I am a 76-year-old BOI (Born on the Island). My peers and I were the young school children of World War II. Fort Crockett, simply put, remains sentimental to me.

My childhood home was in the 4600 block of the Denver Drive area, only two blocks from Fort Crockett. It provided comfort to us that the Island was protected from German U-2 boats and submarines. The fort was not merely bricks and mortar, but a full, bustling military complex with an officer’s club, a post exchange, and prisoners of war.

Because the windows were open, the bugle was our alarm. We could literally hear the flag being raised and lowered each day. My dad spent four years overseas on a destroyer in the Pacific theater. For a small girl and her siblings and all residents, Fort Crockett was a bulwark against the Nazi regime that was oil poor with a bull’s eye on Texas City for its refineries — not to mention, our port.

We saw German prisoners of war doing yard work at the fort. They looked just like us, except for their haircuts. Occasionally, a prisoner would escape, and we’d have sirens blaring and lights out, as when a suspicious aircraft was overhead.

Imagine our sleepy village with the melodies of the Big Band era like Frank Sinatra melting your heart with “I’ll be seeing you” and other love songs of the era, especially nostalgic because of the war and separation. The young G.I.’s were the best-looking guys I have ever seen, and the women wore flowers in their hair and bright red nails and lips. Women were told to look pretty, so our men would remember what they were fighting for, to come home to.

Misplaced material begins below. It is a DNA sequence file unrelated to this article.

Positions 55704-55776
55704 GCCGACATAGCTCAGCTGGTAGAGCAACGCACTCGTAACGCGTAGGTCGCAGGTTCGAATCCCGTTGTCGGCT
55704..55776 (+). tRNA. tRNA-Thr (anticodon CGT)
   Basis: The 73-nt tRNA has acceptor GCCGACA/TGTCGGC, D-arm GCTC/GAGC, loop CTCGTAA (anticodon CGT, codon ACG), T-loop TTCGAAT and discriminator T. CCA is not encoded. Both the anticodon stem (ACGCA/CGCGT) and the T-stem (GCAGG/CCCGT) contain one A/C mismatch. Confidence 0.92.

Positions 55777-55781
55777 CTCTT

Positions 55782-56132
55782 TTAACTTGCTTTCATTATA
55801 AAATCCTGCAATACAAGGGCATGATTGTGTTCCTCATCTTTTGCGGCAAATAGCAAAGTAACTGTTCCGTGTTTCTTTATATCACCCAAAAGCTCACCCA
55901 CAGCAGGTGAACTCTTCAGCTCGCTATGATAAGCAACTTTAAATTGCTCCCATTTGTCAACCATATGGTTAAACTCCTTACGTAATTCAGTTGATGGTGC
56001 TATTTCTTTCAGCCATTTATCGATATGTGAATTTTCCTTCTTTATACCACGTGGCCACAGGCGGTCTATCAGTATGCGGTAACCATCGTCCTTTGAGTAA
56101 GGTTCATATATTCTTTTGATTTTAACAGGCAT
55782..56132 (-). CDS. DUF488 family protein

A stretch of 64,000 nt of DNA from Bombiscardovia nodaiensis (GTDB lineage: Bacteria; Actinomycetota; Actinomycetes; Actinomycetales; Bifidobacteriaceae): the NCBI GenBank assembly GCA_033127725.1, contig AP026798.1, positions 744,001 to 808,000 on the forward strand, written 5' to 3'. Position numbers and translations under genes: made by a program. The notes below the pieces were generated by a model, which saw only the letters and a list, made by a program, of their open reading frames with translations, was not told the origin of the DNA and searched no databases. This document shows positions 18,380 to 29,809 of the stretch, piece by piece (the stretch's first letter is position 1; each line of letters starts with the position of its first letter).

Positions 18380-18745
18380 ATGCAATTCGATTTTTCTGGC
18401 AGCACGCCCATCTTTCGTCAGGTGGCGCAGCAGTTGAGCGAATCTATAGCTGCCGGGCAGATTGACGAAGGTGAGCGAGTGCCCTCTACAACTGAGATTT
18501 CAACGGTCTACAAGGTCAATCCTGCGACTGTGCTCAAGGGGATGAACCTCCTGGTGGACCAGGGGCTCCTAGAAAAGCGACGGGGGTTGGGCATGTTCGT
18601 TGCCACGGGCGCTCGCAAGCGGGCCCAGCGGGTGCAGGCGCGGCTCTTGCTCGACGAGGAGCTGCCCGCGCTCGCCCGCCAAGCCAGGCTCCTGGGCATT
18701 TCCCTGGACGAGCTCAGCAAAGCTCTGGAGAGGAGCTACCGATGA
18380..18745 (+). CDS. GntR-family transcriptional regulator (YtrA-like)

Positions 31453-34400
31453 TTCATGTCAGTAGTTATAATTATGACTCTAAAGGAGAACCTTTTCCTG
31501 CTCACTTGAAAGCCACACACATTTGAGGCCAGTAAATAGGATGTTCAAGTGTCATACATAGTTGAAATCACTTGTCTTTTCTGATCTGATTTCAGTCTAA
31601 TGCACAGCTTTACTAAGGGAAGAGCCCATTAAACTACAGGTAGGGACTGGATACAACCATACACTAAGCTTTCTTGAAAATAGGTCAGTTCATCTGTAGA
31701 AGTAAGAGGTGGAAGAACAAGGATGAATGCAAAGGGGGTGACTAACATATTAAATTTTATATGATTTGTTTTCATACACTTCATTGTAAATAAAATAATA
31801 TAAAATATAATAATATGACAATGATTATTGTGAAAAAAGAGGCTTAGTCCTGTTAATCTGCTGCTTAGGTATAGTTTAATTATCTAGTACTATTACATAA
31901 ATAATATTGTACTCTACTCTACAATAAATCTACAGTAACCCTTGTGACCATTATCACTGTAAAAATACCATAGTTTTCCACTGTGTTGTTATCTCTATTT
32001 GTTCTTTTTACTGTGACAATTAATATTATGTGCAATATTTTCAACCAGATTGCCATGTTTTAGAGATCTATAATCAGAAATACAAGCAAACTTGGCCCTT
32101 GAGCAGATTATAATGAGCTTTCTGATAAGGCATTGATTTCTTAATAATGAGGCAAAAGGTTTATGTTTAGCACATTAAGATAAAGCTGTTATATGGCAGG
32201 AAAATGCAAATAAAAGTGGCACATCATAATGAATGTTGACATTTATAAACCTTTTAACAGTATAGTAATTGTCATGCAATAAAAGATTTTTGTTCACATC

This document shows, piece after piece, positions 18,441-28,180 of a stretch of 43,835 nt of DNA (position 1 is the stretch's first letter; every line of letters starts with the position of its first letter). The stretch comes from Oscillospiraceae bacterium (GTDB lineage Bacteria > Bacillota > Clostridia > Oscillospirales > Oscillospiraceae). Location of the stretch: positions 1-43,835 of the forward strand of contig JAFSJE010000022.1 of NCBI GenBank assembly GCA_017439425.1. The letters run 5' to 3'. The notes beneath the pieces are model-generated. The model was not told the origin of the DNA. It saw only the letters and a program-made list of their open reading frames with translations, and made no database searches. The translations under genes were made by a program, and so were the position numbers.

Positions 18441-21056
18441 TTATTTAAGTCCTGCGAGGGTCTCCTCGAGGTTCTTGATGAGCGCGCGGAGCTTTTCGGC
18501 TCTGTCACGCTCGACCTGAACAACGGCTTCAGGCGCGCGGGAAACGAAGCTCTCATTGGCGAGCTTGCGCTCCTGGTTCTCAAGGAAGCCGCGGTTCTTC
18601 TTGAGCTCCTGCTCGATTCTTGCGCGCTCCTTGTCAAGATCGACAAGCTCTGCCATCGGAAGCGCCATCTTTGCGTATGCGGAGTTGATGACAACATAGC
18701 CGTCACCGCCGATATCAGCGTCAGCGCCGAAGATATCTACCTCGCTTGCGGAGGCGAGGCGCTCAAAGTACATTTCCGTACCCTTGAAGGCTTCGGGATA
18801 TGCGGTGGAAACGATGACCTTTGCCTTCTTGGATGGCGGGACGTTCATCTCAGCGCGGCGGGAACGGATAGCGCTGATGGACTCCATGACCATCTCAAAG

Why not put one heck of a fabulous World War II monument at 45th and Crockett where the old guard house stood? Then, if we must, sell off the rest of the old fort that is so special to a few of us who may be as dilapidated as the old buildings. The last clear cut war that we won should have a monument.

Ann McLeod Moody


(3) comments

Jan Johnson

Growing up in the east end, I had no idea that Ft. Crockett existed because it was closed while I was a very young little girl. I remember listening to Doug McLeod descibing the German Concentration Camp and determined to learn more about it someday. That someday happened circa 2006 while writing my first book, Walking Historic Galveston as one of the routes drove by it. When I wrote the driving guide, Beyond the Beaten Paths, I went to NOAA for further information. Jo Ann generously shared the resources which the organization had collected over the years. Pages 146-149 tells a more complete story of the fort and features an historic postcard of the Officer's Quarters and Barracks as well as one of the two images of the German Prisoner of War camp from 1943-45.
I totally agree something permanent should record the legends of Galveston's Ft. Crockett at 45th Street to honor all those soldiers stationed there over the years. One of those was my grandfather, J. W. Stechmann, who did boot camp there during WWI. Fortunately, he only got as far and New York City when the Armistice was signed.

Steve Fouga

What a nicely written and heartfelt article! Beautiful job, Ms Moody.

I live in the same neighborhood, and either walk or drive by the old buildings daily. I wish something productive could be done with the buildings or the land, as I agree with our mayor that they're "an eyesore" in their current condition.

A monument is an excellent idea in my opinion, no matter what happens to the property. Ms Moody, Ms Johnson, what sort of monument do you envision? The 45th-Crockett location is not very visible, even from the seawall a short distance away.

By the way, with your comment you've reminded me I need to buy your books, Ms Johnson!

Lars Faltskog

I can't see why it can't become a historical museum-type of complex, a la what The Alamo is to San Antonio, or what San Jacinto Monument is to the east part of Houston.

They could do re-enactments on special occasions, have glass cases of some memorabilia, charge admission and so on.

Maybe the Diocese can purchase one of the barricks and convert it into a chapel, or repurpose the building into a nave, and make it an additional worshipping place.

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